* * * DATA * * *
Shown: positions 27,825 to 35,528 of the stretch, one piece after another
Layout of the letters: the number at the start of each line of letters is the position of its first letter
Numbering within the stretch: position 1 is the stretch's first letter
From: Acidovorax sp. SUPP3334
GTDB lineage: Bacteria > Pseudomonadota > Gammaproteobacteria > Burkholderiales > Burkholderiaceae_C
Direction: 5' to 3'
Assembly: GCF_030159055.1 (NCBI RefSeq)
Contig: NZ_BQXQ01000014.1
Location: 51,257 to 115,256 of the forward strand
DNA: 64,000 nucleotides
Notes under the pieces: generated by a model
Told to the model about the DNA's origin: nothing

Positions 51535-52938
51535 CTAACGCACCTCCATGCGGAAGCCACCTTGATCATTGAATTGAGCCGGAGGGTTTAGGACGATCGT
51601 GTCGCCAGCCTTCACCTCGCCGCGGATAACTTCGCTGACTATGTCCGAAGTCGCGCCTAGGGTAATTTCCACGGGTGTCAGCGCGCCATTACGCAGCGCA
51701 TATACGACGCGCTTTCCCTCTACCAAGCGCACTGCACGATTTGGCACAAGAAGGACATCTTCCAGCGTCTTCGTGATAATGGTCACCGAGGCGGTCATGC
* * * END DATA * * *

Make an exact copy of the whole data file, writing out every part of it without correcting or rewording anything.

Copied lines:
Shown: positions 27,825 to 35,528 of the stretch, one piece after another
Layout of the letters: the number at the start of each line of letters is the position of its first letter
Numbering within the stretch: position 1 is the stretch's first letter
From: Acidovorax sp. SUPP3334
GTDB lineage: Bacteria > Pseudomonadota > Gammaproteobacteria > Burkholderiales > Burkholderiaceae_C
Direction: 5' to 3'
Assembly: GCF_030159055.1 (NCBI RefSeq)
Contig: NZ_BQXQ01000014.1
Location: 51,257 to 115,256 of the forward strand
DNA: 64,000 nucleotides
Notes under the pieces: generated by a model
Told to the model about the DNA's origin: nothing

Positions 51535-52938
51535 CTAACGCACCTCCATGCGGAAGCCACCTTGATCATTGAATTGAGCCGGAGGGTTTAGGACGATCGT
51601 GTCGCCAGCCTTCACCTCGCCGCGGATAACTTCGCTGACTATGTCCGAAGTCGCGCCTAGGGTAATTTCCACGGGTGTCAGCGCGCCATTACGCAGCGCA
51701 TATACGACGCGCTTTCCCTCTACCAAGCGCACTGCACGATTTGGCACAAGAAGGACATCTTCCAGCGTCTTCGTGATAATGGTCACCGAGGCGGTCATGC